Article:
Firing up fibre digestion for hogs

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Photo courtesy Farm & Food Care Ontario

What if we can redirect high quality grains like corn and wheat from feeding livestock to feeding our growing world population?

A University of Guelph researcher has been asking himself that question for years and has set out to find a practical solution.

A professor and researcher in the University of Guelph’s animal and poultry science department, Dr. Ming Fan has been working to find a way to increase the natural digestibility of lower quality feeds in livestock, which he expects will leave more grain available for human consumption or ethanol fuel production, an environmentally sustainable fuel alternative.

Corn, wheat, barley, oats, rye, and sorghum are all considered high quality grains that both humans and livestock consume.

Many grain processing techniques create grain byproducts that are very nutritional but undesirable for human consumption or further processing.

These byproducts, including wheat hulls (husks of the grain), wheat shorts, and distillers grains (from distilling and ethanol production), are high in dietary fibre and could replace the higher quality and costly grains traditionally fed to livestock, like corn and wheat.

The problem is that just like humans, monogastric livestock (animals with only one stomach chamber) like pigs have a hard time digesting high levels of fibre.

“Ever had a belly ache from eating too much of one kind of food, like ice cream or bread?” asks Fan. “Pigs feel that way if they eat too much fibre because they can’t digest too much at one time.”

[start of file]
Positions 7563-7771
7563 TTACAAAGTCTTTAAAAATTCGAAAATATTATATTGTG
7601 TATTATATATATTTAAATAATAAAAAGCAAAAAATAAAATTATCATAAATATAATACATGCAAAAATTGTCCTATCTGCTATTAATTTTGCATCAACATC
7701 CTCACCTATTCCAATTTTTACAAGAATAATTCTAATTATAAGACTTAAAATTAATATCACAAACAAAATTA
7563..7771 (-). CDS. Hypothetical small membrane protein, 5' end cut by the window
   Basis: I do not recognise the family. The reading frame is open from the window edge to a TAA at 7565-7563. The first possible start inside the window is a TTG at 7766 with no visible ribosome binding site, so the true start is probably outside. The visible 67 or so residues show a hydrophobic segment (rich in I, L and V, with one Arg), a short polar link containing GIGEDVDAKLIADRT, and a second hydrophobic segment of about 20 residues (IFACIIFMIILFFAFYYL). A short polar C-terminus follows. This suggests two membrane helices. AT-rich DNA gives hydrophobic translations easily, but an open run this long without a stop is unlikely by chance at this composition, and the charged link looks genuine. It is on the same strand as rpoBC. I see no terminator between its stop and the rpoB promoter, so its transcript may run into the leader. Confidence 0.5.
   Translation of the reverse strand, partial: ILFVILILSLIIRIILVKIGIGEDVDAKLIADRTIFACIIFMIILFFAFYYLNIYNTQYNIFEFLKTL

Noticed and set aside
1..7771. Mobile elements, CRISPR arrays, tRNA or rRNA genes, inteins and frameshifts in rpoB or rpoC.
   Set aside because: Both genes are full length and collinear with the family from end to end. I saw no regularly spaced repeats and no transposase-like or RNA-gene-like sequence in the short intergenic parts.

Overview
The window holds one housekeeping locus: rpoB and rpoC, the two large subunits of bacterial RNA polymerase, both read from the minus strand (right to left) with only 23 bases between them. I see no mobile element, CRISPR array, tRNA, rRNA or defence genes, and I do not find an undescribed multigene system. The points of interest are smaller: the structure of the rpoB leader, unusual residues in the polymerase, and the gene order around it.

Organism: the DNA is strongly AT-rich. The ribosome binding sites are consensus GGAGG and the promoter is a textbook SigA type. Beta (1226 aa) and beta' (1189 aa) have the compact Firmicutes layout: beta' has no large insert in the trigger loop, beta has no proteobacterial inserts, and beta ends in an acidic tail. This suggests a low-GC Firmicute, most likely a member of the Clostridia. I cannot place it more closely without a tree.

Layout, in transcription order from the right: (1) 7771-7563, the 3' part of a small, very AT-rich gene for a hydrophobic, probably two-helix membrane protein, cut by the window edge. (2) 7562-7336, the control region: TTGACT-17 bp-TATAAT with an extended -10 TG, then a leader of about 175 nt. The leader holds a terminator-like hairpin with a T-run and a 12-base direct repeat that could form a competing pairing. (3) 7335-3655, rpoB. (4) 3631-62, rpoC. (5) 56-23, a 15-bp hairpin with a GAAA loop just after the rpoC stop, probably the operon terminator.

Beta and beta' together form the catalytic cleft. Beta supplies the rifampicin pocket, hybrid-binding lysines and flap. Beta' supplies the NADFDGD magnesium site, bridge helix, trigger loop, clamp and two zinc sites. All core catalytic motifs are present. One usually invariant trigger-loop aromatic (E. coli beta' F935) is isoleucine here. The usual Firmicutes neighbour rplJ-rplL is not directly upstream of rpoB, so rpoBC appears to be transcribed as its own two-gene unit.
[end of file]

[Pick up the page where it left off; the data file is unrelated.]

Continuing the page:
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Feed bins at an Ontario hog barn

Familiar with the digestive system of pigs, Fan has been leading research since 2009 to find the key to unlock fibre digestion.

Grain byproducts and other lower quality feeds are economically cheaper and Fan’s research could change the livestock feed and grain industry if farmers have the ability to maintain the high nutritional value of feed at a lower cost.

“Finding natural fibre degradation or digestive enzymes would allow farmers to produce more with less,” says Fan. “That means raising healthy, nutritionally satisfied hogs with lower cost feed.”

He has discovered a naturally-occurring microbial enzyme in a pig’s gut, which has recently been patented.

It already digests fibre and Fan is working to duplicate this natural enzyme to increase a pig’s ability to digest fibre-dense, lower quality grains and byproducts.

Still in the early stages, this newly discovered enzyme represents a new type of fibre degradation biocatalyst for livestock and with further development, could increase an animal’s feed efficiency and enhance the digestion.

Just like humans take dietary supplements to improve their own digestive bacteria, Fan intends to naturally replicate the enzyme to develop into a feed supplement for animals.

“Feeding the digestive enzyme back to hogs has huge potential for the livestock industry,” says Fan, who expects feed efficiency to improve in hogs by as much as 10 per cent.

Fan says the enzymes need further development before they reach the livestock feed market and is currently finalizing his research data for commercialization.

“We’ve found naturally-occurring gut bacterial enzyme that will be multiplied and fed back to hogs as a feed enzyme supplement to increase their digestion of high fibre, lower quality feed grains and byproducts,” says Fan. “Increasing feed efficiencies like this could revolutionize the landscape of the livestock feed industry.”

Funding for the most current stage of Fan’s research is provided by the Gryphon’s LAAIR (Leading to Accelerated Adoption of Innovative Research) program, which is supported through Growing Forward 2, a federal-provincial-territorial initiative.